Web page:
Opportunities in Provincial Meat Processing

October 29, 2021 | Suzanne Armstrong

Opportunities in Provincial Meat Processing

The cost of meat is increasing, along with many other foods, in the face of drought, labour shortages and disruptions in the processing sector, to name just a few. Concern over existing issues and ongoing risks has shone a light on concentration within the processing sector. Small and medium-sized meat processors have potential to build greater resiliency and overall capacity into the processing sector.

The CFFO has been working with government, fellow agriculture organizations and Meat & Poultry Ontario to try to address both the challenges and the possibilities for provincially inspected meat processors.

In our most recent communication with the Minister of Agriculture, Food and Rural Affairs, we have emphasized the importance of regulation focused on food safety outcomes, fair application of regulations for all operators, reducing risks to meat processing entrepreneurs and training for both new and existing employees and managers. Others are also making similar recommendations.

The Canadian Agri-Food Policy Institute (CAPI) has released two reports in the past year to look at the viability of increasing small and medium-sized meat plant capacity in Canada. Last November, a report by James Rude from the University of Alberta highlighted different options to increase overall resilience in the processing sector. He pointed out that there are costs, risks and benefits to increasing capacity in both big and small processors. The question is how to meet the needs of the sector and consumers at the lowest cost.

The most recent CAPI report, “Managing Surge Capacity and Boosting Resilience in Meat Supply Chains,” by Al Mussell and Darryl Robinson, re-examines opportunities for small and medium-sized meat plants. In particular, they highlight the importance of outcome-based food safety regulations and good management for the success of small and medium-sized processors.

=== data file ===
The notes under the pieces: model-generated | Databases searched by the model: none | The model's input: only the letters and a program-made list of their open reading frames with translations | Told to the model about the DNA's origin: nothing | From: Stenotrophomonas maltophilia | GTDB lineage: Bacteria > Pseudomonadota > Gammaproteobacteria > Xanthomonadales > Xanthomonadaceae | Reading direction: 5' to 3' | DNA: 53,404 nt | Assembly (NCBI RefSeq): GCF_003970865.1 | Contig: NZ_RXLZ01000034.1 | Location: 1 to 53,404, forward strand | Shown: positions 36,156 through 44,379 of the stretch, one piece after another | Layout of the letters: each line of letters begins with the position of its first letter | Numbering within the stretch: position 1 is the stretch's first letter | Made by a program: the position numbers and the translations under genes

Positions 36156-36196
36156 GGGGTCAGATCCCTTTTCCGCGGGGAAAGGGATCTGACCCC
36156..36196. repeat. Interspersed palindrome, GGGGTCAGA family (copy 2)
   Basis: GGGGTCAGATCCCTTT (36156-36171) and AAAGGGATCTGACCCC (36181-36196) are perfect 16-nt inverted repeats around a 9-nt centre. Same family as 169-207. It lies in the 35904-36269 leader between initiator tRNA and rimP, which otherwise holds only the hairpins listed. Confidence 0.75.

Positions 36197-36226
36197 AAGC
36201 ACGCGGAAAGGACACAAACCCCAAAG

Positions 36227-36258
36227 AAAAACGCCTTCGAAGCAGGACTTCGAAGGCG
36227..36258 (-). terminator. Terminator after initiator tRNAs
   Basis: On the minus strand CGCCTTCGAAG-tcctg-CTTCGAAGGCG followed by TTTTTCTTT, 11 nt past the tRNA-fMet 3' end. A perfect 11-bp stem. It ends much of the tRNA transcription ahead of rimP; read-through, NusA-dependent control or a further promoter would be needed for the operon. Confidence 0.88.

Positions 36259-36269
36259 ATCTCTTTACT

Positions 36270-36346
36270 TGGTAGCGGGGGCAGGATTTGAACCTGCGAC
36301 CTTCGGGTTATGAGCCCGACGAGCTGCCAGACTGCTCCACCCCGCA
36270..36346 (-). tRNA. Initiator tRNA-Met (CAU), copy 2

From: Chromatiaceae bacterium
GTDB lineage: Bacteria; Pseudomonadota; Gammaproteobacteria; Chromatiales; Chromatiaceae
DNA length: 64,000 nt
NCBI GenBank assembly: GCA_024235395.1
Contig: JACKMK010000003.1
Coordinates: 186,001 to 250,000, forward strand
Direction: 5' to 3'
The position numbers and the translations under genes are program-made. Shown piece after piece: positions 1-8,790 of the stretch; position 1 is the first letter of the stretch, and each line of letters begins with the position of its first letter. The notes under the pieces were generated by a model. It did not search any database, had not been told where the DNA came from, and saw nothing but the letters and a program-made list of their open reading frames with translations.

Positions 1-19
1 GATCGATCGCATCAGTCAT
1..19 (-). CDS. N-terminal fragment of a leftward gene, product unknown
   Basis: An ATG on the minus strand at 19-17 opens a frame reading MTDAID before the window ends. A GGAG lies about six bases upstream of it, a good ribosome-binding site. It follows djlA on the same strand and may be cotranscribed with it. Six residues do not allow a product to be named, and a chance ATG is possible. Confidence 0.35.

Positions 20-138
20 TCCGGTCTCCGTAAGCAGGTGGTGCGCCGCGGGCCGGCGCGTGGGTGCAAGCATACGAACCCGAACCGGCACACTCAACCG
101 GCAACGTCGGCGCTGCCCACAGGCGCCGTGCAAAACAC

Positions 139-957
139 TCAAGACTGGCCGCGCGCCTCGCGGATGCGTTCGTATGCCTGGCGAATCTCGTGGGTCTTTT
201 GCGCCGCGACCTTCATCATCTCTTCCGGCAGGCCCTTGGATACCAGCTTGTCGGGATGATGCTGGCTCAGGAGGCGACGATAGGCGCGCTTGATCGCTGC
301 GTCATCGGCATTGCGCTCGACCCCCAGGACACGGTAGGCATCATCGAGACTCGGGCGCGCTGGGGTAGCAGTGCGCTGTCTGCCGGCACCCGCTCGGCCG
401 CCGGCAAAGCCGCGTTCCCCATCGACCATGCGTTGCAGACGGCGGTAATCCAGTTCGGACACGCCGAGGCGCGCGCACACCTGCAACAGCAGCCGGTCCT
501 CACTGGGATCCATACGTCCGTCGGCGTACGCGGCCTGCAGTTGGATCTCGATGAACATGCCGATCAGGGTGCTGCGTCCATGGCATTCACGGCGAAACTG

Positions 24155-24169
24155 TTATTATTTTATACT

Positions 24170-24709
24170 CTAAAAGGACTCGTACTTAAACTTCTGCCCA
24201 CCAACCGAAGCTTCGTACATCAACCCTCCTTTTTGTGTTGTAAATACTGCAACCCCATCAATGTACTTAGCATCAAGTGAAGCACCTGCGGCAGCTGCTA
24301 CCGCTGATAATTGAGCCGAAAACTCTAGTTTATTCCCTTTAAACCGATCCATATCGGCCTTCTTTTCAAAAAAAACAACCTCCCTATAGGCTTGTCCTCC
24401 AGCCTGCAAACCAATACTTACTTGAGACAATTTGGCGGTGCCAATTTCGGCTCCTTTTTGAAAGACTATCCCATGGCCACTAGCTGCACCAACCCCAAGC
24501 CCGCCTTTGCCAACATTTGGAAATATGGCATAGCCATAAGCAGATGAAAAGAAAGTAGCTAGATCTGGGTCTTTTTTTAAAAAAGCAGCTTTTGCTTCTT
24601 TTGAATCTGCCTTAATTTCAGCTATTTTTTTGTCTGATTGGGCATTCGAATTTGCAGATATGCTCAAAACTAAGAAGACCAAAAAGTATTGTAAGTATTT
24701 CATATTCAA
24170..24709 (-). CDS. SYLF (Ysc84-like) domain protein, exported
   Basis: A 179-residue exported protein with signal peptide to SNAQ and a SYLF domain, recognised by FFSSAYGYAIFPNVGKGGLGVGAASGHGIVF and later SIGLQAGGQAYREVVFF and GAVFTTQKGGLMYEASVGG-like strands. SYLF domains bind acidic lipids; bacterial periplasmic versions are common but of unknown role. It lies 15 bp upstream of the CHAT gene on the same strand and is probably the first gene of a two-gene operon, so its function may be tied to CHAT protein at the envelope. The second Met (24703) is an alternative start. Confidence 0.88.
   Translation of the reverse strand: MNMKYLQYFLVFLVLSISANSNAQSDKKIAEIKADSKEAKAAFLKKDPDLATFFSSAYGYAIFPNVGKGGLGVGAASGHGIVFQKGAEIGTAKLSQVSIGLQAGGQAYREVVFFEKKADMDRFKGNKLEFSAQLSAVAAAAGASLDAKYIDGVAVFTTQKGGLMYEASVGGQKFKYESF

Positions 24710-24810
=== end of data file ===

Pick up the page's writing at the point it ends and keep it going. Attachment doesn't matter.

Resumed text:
The report points out that “outcome-based regulation generally lessens the regulatory burden for small and medium-sized plants, without sacrificing any of the intents of the regulation.” Food safety need not be compromised while costs, especially for smaller operators, can be reduced.

Ultimately, people ensure food safety and bring creativity and ingenuity into the sector. Mussell and Robinson point out that well-managed smaller operations can outperform larger operations, even without the advantage of size. “Small and medium-sized meat plants need high quality human resources as a means to offset disadvantages in scale.” The challenge is getting that high-quality staff. Training is one key aspect of ensuring the success of small and medium-sized operations.

The CFFO wants to see our provincially inspected meat processors expand and succeed. Ontario livestock producers stand to benefit from a strong Ontario processing sector. We continue to work collaboratively with government and other agriculture related organizations to find solutions that will benefit agriculture, processors and consumers.

Suzanne Armstrong is Director of Policy & Research for the Christian Farmers Federation of Ontario. The CFFO Commentary represents the opinions of the writer and does not necessarily represent CFFO policy. The CFFO Commentary is heard weekly on CFCO Chatham, CKXS Chatham, CKNX Wingham, and CHLP Listowel.